In 1995 a longitudinal study was conducted at the University of Kansas, the first large-scale evaluation of Sesame Street's cognitive effects in over twenty years. Its findings supported those of previous studies: early viewing of educational children's television appeared to contribute to children's school readiness. Children from disadvantaged backgrounds learned as much as advantaged children per hour of viewing, but they did not watch enough to gain the program's maximum benefit. In comparing the effects of watching Sesame Street with other programs, commercial entertainment and cartoons had a negative effect; watching Sesame Street daily did not increase children's viewing of other categories of television, nor make them less likely to participate in other educational activities.
Other studies have been conducted about the cognitive effects of Sesame Street. In 1990, a two-year longitudinal study found that viewing the show was a "significant predictor" of improved vocabulary regardless of family size, parent education, child gender or parental attitudes towards television. Another study conducted in 1990 looked at the effect of Sesame Street home videos and discovered gains in vocabulary, letter, and printed- and spoken-word identification. The videos encouraged discussion with adults, which may have helped reinforce educational messages and content.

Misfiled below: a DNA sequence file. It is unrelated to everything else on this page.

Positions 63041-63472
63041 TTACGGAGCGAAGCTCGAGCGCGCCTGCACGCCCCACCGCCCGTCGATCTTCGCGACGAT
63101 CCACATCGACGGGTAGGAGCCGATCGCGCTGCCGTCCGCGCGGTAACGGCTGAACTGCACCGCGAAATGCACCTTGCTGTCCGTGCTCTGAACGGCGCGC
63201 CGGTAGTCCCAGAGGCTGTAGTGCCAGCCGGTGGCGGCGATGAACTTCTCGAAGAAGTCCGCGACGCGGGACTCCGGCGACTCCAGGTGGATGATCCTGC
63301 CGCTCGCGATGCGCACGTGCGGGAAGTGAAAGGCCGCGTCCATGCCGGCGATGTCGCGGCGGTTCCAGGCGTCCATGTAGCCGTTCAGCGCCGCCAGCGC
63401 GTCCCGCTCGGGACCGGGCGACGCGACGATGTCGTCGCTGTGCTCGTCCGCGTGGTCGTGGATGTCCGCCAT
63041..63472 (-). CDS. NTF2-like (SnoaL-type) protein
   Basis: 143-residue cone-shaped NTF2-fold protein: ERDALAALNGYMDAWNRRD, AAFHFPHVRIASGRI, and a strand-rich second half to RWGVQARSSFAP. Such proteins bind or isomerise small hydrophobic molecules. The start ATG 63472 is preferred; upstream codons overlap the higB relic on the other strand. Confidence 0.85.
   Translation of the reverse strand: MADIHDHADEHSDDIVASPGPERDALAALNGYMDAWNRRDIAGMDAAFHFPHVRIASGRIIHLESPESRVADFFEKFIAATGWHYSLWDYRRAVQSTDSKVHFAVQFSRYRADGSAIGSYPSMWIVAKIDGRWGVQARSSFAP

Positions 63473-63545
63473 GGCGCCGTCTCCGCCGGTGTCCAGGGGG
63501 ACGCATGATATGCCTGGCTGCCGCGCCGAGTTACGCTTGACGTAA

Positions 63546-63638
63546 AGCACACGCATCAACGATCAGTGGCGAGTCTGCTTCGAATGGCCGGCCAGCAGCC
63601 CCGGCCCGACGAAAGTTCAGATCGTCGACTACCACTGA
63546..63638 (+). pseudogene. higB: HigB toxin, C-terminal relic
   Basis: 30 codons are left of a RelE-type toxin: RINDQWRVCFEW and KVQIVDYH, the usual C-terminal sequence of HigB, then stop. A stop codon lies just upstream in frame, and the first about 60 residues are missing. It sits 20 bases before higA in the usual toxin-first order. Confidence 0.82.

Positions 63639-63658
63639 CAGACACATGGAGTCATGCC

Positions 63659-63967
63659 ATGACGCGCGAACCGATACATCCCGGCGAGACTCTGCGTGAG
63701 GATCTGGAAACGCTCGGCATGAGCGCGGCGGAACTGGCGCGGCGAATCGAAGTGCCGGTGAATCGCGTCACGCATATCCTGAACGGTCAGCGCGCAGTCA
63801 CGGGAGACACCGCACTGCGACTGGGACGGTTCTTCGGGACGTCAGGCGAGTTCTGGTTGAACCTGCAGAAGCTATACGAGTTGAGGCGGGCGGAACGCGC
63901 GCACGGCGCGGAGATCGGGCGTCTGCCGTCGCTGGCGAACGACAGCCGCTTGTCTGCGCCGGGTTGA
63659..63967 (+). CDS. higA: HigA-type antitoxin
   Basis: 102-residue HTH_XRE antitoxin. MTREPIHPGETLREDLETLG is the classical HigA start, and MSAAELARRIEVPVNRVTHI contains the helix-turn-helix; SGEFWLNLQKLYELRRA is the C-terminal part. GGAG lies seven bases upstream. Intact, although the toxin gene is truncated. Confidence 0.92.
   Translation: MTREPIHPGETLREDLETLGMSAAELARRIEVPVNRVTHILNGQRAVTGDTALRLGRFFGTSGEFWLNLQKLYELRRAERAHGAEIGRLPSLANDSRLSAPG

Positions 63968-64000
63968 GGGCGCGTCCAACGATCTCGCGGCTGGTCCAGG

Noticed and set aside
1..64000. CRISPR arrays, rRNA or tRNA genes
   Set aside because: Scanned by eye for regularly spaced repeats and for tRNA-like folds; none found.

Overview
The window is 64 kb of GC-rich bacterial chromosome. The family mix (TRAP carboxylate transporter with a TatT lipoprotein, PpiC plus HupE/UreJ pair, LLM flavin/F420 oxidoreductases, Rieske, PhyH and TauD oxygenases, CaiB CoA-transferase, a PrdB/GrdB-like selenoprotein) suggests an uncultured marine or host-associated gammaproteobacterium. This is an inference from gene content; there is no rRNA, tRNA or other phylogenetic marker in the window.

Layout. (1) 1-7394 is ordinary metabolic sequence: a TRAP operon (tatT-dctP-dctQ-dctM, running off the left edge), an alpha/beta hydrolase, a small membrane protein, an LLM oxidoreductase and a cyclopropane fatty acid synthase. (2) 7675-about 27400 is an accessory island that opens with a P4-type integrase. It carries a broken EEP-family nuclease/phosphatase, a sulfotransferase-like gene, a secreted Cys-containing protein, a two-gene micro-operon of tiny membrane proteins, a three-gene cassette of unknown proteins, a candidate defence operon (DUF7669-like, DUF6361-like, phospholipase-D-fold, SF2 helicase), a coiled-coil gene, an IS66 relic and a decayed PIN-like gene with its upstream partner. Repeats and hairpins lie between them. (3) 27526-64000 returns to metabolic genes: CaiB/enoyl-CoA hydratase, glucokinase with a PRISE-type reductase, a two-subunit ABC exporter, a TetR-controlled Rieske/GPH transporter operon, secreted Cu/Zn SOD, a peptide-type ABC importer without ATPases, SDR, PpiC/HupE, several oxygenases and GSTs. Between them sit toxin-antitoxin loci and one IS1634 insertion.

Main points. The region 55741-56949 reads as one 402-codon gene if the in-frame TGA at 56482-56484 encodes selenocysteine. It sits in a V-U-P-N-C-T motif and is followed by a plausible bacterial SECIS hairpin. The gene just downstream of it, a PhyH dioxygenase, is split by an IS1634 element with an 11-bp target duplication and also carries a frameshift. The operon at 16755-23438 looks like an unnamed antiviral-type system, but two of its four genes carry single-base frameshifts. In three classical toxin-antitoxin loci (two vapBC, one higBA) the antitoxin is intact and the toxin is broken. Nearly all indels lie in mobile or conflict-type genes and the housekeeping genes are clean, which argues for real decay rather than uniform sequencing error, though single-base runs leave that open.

In 1994, research was conducted for "The Recontact Study", funded by the Markle Foundation, which examined the effects of Sesame Street on adolescents who had watched the show as young children. The subjects had participated in previous studies as preschoolers. When the study's research subjects were statistically equated for parents' level of education, birth order, residence and gender, it found that adolescents who had watched Sesame Street as preschoolers were positively influenced by it. Compared with children who had not watched it regularly, they had higher grades in English, math, and science; read for pleasure more often; perceived themselves as more competent, and expressed lower levels of aggression. The effects were stronger in adolescent boys than in adolescent girls.